Writer: Stephen Fry
Director: Tim Carroll
Reviewer: Jay Nuttall
Revered by some as having almost demi-God like status anyway, Stephen Fry has always immersed himself into the world of Greek myth and legend. His 2018 publication Mythos: Godsis his own retelling of the ancient Mediterranean fables for a 21stcentury audience. Quickly followed by Heroesand Men, his literally trilogy is now briefly touring as a live storytelling experience. Gods, Fry tells us, is not meant to be a classics lesson, rather a dance with words.
With brown Chesterfield armchair centre stage that Fry rarely moves from this is not a ‘show’, nor a play, nor a spectacle. It is, he informs us, something much more ancient. Storytelling has been with us since the birth of language and stories of the Gods who shaped the world have always been at the heart – whatever culture. For those who enjoyed Fry’s interjections as host of BBC2’s QIwith something ‘quite interesting’ it is a feast. But more than the non-verbal notes of interest at the derivation and etymology of language from ancient Greek or Latin, Fry weaves thousands of years of story into two hours of fireside, late evening traditional storytelling.
He begins at the beginning. The big bang for us in modern times but chaos(something similar) for the ancient Greeks. Rather than a burst of stars in the sky Fry floods us with names of Gods born mostly from one another as names familiar today begin to weave into the fabric of his narrative. The first Gods, Kronos and Giai, may be less recognisable, but by the time Fry begins to recount the tales of the pantheon of Olympian Gods the names become a little more recognisable – Zeus, Poseidon, Hades, Aphrodite, Athena, Apollo and Hermes to name drop just a few. And although we think we know a little about them Fry mines his mind and scratches the surface of a few. It is this pleasure, this teaching, from one to another that is the satisfaction of this event as well as the everyday connection us mortals have with the greater beings.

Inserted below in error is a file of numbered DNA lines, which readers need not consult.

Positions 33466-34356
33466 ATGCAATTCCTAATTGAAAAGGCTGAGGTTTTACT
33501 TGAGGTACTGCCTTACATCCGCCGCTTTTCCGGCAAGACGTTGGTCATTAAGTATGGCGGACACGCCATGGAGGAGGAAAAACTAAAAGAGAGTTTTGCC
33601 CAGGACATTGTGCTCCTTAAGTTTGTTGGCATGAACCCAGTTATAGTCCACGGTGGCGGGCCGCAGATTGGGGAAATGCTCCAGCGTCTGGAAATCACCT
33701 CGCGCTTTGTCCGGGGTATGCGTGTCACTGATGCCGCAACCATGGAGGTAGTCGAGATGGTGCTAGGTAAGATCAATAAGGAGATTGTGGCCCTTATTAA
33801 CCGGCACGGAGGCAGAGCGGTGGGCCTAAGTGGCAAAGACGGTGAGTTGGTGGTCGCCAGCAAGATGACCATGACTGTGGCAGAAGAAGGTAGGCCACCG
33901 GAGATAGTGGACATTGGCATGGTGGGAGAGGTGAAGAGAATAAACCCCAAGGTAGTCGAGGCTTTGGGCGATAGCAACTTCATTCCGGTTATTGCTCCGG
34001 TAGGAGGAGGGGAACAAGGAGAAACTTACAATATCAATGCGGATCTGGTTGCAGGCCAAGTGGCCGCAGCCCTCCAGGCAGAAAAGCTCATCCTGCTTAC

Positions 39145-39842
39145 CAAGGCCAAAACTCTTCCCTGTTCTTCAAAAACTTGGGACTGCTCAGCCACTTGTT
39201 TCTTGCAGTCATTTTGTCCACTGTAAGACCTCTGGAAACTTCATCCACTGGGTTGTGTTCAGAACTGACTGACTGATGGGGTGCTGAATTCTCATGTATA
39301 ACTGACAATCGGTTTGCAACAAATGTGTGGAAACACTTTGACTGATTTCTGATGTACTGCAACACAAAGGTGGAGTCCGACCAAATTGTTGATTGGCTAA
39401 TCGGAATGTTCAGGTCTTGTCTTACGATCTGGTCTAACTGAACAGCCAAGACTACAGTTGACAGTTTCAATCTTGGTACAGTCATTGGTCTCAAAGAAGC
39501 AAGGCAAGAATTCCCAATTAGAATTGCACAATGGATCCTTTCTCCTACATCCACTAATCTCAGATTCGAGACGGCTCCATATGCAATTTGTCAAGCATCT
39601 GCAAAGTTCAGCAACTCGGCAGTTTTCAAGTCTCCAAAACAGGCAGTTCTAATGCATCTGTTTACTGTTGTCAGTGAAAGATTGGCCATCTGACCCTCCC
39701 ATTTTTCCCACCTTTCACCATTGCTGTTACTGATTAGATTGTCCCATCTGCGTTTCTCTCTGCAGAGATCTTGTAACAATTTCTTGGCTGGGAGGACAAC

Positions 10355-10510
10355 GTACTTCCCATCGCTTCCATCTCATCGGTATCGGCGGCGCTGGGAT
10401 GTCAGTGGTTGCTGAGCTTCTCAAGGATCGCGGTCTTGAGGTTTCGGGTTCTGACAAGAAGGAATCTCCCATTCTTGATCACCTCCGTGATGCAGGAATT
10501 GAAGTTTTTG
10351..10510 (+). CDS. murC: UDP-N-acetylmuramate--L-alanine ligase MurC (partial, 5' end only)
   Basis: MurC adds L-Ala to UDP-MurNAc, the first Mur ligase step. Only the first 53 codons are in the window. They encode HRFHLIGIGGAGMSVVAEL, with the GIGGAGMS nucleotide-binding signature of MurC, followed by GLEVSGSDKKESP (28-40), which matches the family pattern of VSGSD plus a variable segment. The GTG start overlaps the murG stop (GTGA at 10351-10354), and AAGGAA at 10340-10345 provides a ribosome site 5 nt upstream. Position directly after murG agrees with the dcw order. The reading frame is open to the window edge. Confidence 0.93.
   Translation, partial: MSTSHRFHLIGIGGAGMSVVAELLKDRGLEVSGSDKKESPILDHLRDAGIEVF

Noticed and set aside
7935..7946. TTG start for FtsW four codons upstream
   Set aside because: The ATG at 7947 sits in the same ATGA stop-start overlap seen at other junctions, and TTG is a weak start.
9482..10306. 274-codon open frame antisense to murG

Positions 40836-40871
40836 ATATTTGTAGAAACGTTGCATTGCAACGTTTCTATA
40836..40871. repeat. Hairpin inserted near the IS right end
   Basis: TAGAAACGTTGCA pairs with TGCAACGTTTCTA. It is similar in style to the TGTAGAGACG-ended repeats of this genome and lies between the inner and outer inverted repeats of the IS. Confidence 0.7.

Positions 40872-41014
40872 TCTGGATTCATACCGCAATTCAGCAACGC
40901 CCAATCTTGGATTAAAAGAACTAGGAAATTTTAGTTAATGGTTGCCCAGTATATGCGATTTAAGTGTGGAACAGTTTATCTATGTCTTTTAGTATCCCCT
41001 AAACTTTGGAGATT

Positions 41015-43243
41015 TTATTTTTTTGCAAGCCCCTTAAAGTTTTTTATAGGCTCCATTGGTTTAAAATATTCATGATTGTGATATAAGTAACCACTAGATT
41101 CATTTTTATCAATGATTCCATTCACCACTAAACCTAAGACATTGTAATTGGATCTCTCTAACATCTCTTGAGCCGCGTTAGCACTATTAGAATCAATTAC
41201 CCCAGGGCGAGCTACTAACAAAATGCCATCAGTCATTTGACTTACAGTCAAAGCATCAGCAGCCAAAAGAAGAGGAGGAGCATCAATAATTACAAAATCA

Of course Fry cannot fit the entire mythology into one show, nor can he hope to condense his book entirely. He therefore adopts a more random element into the evening as he occasionally allows a member of the audience to pick what the next story may be. It is necessary to allow keep the show in a digestible format and has the added bonus of pricking an inquisitive mind so learn more about the stories not told – perhaps by buying one of the signed copies in the foyer.
Director Tim Carroll has brought a touch of theatricality to the storytelling. Projection behind Fry transports us from the cosmos to ancient Greek statues, with the occasional Renaissance painting to depict the tale being told, (and to illustrate its almost timeless nature). Subtle lighting shifts move us from the stars to the underworld or from the fireside to open fields. But all this is added extra as Fry would capture our imaginations easily on a bare stage with his wit.
It is an evening of fusing together both the high and the low. What many consider to be classical, or above their station with names (as Fry asserts) that sound more like diseases than Gods, is brought forth by Fry as palatable and entertainment. However, one such story, the Promethean tale, seemed to sit a little uneasy. Prometheus stole fire from the God Zeus to give to the new playthings of the world – mankind. It was an ignition not just of flame but of inspiration to us mere mortals. With very high ticket prices for Fry’s show it is difficult not to see beyond the irony of this retelling. That said, this is a wonderful couple of hours in Fry’s presence. Whether a novice or a classical expert Fry has you enwrapped. It feels like you have slipped on your cosiest slippers and are settled into the Chesterfield armchair with Fry himself.
Reviewed 30 Sept 2019 | Image: David Cooper